The incidence of disability in both groups was calculated per 100 person-years. Attribute fraction (AF) and population attributable fraction (PAF) were calculated to estimate the proportion of disability that could be prevented if all patients received OVRT in addition to standard treatment in the study and in the general population. Disability-free survival in the experimental and control groups was assessed using actuarial analysis. Differences between groups were assessed using the Gehan-Wilcoxon procedure. Cumulative disability risks were plotted using Kaplan-Meier plots. Although the groups were similar in age, radiographic grade of OA, body mass index, pain intensity, and duration of OA prior to study entry, we additionally controlled for these characteristics in proportional hazards analysis. Crude and adjusted hazard ratios (HR) were calculated. Survival analysis results were presented with 95% confidence intervals due to their superiority over traditional p-values [17].

For all calculations, the Stata software package version 17 (Stata Corp., TX, USA) was employed [18].



The cumulative time at risk for disability was 2,304.9 person-years. In total, 9.5% (n=14) of patients became disabled in the experimental group vs. 17.8% (n=26) in the control group. The total numbers of disabled OA patients at baseline by radiographic grade are presented in Table 2.


Table 2. Absolute numbers and proportion of patients who developed disability over the follow-up period, by radiographic grades of knee osteoarthritis (OA)

Radiographic grade of OA

Experimental group

Control group

Grade 0, n (%)

0/15 (0.0%)

1/24 (4.2%)

Grade 1, n (%)

1/89 (1.1%)

5/86 (5.8%)

Grade 2, n (%)

13/42 (30.9%)

20/36 (55.6%)


The incidence of disability due to knee OA was 1.17 per 100 person-years in the experimental group vs. 2.34 per 100 person-years in the control group. The incidence rate ratio was 0.50 (95% CI: 0.25-0.99), p=0.018. The AF and PAF were 50% and 24%, respectively, suggesting that only one in four disability cases would occur if all patients received OVRT in addition to standard care.

 The actuarial analysis yielded the following results: 96.6% (95% CI: 92.0%-98.6%) and 90.2% (95% CI: 84.0%-94.1%) of patients in the treatment group had no disability through 5 and 10 years of follow-up, respectively, while the corresponding proportions in the control group were 91.1% (95% CI: 85.2%-94.7%) and 79.6% (95% CI: 70.9%-86.0%), p=0.030. The cumulative risks of developing disability in both groups are shown in Figure 1.


Figure 1. Cumulative risk of disability in the experimental group (solid line) and in the control group (dashed line).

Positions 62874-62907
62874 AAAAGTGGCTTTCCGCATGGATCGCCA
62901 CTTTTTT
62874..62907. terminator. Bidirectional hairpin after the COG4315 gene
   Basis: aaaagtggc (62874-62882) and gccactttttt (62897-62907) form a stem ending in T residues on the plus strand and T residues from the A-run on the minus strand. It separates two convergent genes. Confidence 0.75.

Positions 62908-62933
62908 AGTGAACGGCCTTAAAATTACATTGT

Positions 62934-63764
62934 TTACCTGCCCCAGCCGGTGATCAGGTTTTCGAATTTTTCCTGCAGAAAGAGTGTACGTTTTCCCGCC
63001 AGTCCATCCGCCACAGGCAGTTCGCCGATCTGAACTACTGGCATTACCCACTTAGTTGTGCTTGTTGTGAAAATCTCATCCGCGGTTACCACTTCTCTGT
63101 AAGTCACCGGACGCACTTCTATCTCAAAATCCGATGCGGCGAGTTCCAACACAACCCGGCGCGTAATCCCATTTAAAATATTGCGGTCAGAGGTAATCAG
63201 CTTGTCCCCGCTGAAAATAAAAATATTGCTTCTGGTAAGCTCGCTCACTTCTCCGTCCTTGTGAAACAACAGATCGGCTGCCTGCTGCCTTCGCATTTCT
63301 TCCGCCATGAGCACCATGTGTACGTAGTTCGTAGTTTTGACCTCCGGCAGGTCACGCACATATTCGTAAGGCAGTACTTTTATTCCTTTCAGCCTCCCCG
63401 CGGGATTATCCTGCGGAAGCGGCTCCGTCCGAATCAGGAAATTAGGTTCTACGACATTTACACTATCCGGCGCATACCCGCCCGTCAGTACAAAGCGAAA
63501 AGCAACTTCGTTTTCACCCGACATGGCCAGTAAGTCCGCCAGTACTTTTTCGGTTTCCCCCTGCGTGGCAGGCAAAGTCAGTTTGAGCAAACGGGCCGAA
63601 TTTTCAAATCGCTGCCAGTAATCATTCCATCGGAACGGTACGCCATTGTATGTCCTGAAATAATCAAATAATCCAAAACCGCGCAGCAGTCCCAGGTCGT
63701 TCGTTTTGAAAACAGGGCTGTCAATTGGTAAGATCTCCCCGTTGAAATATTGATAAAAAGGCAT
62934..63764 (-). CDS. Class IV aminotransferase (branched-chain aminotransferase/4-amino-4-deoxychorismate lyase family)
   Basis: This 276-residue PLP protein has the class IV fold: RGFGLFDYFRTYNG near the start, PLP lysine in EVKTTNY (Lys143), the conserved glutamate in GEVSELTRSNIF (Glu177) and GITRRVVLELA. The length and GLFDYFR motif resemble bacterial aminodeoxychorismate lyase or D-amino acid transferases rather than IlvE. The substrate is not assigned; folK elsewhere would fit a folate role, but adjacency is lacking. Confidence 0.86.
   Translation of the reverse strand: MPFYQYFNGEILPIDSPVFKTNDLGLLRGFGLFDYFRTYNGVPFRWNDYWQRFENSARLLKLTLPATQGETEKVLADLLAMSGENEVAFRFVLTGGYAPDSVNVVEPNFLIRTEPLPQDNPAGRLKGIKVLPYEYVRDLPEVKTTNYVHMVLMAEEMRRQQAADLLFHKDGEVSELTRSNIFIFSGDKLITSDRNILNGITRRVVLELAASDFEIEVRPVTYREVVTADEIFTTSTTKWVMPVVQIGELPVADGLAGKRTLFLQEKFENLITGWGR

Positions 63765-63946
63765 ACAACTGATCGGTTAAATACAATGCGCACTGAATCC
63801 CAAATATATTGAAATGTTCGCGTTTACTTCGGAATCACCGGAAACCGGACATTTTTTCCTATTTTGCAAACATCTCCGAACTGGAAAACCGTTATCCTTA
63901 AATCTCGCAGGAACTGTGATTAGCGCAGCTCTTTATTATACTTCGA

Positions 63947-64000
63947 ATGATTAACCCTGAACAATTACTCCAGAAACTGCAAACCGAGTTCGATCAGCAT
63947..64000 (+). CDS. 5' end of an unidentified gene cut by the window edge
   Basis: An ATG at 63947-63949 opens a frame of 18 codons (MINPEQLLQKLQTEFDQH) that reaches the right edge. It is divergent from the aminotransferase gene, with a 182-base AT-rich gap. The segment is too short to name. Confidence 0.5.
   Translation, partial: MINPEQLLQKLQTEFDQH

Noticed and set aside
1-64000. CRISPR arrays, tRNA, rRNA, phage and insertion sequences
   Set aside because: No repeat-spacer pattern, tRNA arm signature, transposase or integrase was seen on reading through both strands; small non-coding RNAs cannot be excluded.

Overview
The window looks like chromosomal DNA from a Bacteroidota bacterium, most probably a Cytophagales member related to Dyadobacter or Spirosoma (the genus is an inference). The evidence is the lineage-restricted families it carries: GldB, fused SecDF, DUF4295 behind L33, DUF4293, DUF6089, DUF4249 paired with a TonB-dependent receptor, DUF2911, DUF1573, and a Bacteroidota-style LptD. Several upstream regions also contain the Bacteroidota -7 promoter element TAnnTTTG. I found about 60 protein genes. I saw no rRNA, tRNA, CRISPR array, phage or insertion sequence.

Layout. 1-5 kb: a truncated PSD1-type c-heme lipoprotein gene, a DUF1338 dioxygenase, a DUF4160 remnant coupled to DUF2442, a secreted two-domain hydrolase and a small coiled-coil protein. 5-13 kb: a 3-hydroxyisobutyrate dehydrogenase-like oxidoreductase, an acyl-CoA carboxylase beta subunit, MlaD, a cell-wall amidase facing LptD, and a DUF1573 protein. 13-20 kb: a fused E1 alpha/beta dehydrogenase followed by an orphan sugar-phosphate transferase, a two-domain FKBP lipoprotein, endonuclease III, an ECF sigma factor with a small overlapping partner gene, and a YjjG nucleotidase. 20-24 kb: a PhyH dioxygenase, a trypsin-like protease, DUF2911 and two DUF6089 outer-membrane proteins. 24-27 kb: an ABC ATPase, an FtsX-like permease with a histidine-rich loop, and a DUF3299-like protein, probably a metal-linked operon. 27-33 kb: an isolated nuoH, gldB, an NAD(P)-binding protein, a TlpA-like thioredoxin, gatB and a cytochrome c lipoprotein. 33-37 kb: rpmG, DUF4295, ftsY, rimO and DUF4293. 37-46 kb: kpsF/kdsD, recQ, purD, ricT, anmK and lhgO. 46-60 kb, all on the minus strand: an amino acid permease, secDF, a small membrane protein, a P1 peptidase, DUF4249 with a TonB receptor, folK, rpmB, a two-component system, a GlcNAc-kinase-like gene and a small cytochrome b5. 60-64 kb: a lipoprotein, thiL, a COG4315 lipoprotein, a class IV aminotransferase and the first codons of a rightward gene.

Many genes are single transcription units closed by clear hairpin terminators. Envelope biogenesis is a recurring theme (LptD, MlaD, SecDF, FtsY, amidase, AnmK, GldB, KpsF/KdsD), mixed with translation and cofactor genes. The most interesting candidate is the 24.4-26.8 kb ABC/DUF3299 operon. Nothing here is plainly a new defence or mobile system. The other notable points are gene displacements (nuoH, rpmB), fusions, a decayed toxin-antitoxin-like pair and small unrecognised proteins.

Crude HR estimated via proportional hazards analysis was 0.49, 95% CI: 0.26-0.95, p=0.033. Adjusting for differences between groups in age, sex, radiographic grade of OA, pain intensity, and duration of OA prior to treatment significantly increased the effect of OVRT in addition to standard treatment, compared with standard treatment alone (HR=0.24, 95% CI: 0.11-0.48). This implies that OVRT with standard care is a more effective treatment option in preventing disability than standard treatment alone.



This is the first article analyzing long-term follow-up of patients with grade 0-2 gonarthrosis in our RCT until the establishment of a disability. Our findings suggest that OVRT in combination with conventional therapy significantly delays disability and has potential for clinical practice. The incidence of disability in our study is comparable with worldwide data [19].

Radiation therapy is not a widely accepted approach to the treatment of OA due to conflicting data on its effectiveness. A double-blind, randomized study involving 55 patients with knee OA conducted in the Netherlands showed that after three months of low-dose radiation, there was no reduction in pain in the radiation therapy group (HR 1.09; 95% CI 0.37-3.19). Furthermore, the authors found no changes in the synovial membrane according to ultrasound and MRI examination in both groups [20]. 

A systematic review of 26 studies on the analgesic efficacy and safety of low-dose radiation therapy revealed a lack of high-quality studies, as well as a high heterogeneity in the used doses, schemes, and study designs [21]. Besides, published data on long-term side effects were nonexistent. Hence, the effectiveness of low-dose radiation therapy as a treatment for OA in clinical practice still needs confirmation through well-planned RCTs [3, 11].